March 3, 2022

Truths About LegalTech & Myths That Are Keeping Lawyers From Investing

“Digital adoption has taken a quantum leap” due to the pandemic, with companies transitioning to remote work “40 times more quickly than [executives] thought possible,” according to an October 2020 McKinsey report.

Traditionally law is a technological adverse sector, however, during the pandemic the legal industry has remained no exception, overcoming conventional barriers to transform into a tech-friendly world. From court hearings to multibillion-dollar negotiations occurring over video conferences and General counsels to private practitioners are virtually meeting clients from the convenience of their living rooms, was that imagined ever before? It's apt to say that pandemic has transformed the legal profession by inducing vast changes within its numerous aspects.

Primarily, the aim of the legal industry to integrate technological tools is to continue its legal practice, as it existed before the pandemic. Still meaningful and quite logical is the adoption, and use of LegalTech—i.e., leveraging sophisticated software powered by artificial intelligence (AI) and Machine Learning (ML) for efficient, and cost-effective working; employing legal analytics to make informed decisions and transitioning over to no-code automation for the legal processes, has overhauled the legal profession.

Enterprise, housing legal departments to independent law firms are broadening their use of technology to enhance workflows and efficiently meet the demands of the clients. By incorporating a multi-layer technology-driven solution that can adapt to the fast-changing business environment, which ensures success in the market. Gartner, a legal and compliance practice firm, found that the technology budget of an in-house legal department in 2017 has swelled from 2.6% to 3.9% in 2020. They predict LegalTech spending for the in-house budget will increase to approximately 12% by 2025, a threefold increase from 2020.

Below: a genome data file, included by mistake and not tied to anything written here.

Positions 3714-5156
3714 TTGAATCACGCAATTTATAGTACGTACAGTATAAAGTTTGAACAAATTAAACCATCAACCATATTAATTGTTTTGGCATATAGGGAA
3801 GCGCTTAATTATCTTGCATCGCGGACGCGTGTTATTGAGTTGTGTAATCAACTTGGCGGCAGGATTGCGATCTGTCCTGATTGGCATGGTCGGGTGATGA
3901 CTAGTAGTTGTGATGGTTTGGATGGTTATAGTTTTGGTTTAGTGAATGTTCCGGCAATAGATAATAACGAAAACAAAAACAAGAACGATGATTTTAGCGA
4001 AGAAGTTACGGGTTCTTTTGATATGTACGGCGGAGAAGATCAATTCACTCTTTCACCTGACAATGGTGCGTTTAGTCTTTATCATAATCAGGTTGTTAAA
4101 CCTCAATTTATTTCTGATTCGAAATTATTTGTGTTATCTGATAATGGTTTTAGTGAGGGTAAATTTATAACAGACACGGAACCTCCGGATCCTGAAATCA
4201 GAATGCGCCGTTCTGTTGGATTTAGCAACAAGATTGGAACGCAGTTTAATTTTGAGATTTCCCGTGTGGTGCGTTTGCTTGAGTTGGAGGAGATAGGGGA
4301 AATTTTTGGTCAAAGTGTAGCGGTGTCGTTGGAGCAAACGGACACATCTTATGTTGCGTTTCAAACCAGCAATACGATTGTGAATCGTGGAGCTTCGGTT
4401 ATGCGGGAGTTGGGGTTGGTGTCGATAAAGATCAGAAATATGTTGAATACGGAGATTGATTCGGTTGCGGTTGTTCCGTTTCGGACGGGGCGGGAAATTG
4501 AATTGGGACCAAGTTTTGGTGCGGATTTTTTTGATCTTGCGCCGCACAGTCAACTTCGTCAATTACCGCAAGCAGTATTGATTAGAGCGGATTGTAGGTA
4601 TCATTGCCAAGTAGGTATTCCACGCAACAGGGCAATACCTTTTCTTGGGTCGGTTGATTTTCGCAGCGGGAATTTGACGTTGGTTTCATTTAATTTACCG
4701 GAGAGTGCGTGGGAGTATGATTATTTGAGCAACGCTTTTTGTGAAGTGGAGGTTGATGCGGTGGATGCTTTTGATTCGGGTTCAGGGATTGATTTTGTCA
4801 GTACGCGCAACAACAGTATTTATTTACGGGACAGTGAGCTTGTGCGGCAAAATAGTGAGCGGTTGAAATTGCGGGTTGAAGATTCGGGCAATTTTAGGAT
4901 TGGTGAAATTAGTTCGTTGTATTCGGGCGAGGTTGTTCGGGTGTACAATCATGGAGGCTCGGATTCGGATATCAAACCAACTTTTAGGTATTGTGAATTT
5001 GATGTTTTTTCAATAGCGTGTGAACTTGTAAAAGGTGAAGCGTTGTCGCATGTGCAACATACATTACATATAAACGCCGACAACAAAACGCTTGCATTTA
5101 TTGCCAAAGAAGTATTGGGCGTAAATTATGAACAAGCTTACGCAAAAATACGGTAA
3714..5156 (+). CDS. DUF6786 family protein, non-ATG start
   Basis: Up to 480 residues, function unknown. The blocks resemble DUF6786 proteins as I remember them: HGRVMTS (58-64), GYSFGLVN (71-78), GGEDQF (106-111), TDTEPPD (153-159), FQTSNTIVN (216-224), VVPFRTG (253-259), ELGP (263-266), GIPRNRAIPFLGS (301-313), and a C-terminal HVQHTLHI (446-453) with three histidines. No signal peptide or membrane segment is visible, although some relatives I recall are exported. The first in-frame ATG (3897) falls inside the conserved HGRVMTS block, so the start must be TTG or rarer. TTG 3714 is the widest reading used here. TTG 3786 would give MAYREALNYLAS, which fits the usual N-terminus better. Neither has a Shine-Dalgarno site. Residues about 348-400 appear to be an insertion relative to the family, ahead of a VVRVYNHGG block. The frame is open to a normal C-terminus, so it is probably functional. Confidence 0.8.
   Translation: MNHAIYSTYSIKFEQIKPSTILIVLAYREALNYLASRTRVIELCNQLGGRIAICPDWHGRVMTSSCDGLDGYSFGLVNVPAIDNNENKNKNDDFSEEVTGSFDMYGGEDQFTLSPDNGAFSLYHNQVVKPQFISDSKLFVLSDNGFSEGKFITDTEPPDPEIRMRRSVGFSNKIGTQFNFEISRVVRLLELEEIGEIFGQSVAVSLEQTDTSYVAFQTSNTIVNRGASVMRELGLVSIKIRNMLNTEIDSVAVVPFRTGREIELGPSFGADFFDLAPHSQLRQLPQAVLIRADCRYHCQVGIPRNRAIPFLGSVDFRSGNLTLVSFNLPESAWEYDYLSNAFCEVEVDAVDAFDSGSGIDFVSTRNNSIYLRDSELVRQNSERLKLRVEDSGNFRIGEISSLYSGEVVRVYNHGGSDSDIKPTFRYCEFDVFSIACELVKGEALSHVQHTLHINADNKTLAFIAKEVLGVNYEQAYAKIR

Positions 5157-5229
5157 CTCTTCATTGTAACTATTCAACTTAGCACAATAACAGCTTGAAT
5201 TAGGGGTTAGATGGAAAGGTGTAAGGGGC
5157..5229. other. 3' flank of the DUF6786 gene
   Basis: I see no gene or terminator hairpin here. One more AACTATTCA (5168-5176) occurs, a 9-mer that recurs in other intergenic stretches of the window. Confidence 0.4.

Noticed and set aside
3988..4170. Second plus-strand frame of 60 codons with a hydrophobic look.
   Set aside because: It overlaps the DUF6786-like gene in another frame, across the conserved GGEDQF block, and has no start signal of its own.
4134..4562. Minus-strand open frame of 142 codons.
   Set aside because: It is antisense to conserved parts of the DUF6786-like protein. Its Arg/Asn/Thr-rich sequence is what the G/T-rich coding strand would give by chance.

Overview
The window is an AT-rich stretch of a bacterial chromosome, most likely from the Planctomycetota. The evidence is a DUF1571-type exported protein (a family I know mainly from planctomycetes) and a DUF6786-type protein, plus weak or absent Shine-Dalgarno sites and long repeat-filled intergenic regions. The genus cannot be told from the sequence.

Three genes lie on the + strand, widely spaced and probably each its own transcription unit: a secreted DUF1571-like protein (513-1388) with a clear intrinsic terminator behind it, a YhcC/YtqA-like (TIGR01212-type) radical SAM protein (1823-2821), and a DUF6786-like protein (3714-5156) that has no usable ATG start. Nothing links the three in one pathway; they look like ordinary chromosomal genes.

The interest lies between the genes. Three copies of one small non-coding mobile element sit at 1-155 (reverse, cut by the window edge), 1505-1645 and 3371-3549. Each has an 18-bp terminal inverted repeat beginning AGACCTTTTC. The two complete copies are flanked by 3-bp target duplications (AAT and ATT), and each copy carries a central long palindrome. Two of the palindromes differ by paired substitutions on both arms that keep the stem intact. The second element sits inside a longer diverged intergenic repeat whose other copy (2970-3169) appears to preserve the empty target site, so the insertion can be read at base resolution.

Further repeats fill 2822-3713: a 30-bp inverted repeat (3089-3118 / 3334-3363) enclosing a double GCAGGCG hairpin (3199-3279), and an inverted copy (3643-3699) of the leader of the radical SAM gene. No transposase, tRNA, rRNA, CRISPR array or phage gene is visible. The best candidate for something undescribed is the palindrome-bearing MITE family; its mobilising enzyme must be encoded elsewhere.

LegalTech is gaining ground, owing to its popularity and efficacy. As more lawyers are switching over to a remote working environment, technology has turned out to be a vital tool to connect with clients, without compromising productivity, yet ensuring improved competitiveness and increased client satisfaction. Employing LegalTech enables the completion of tasks with minimal human input. For instance, automatic contract reviews, and record management; hassle-free requesting of e-signature by software; streamlining communications and finding relevant clauses from data, frees a lawyer from burdensome repetitive work and allowing him/her to focus on more critical and complex issues of the client, thereby driving up productivity.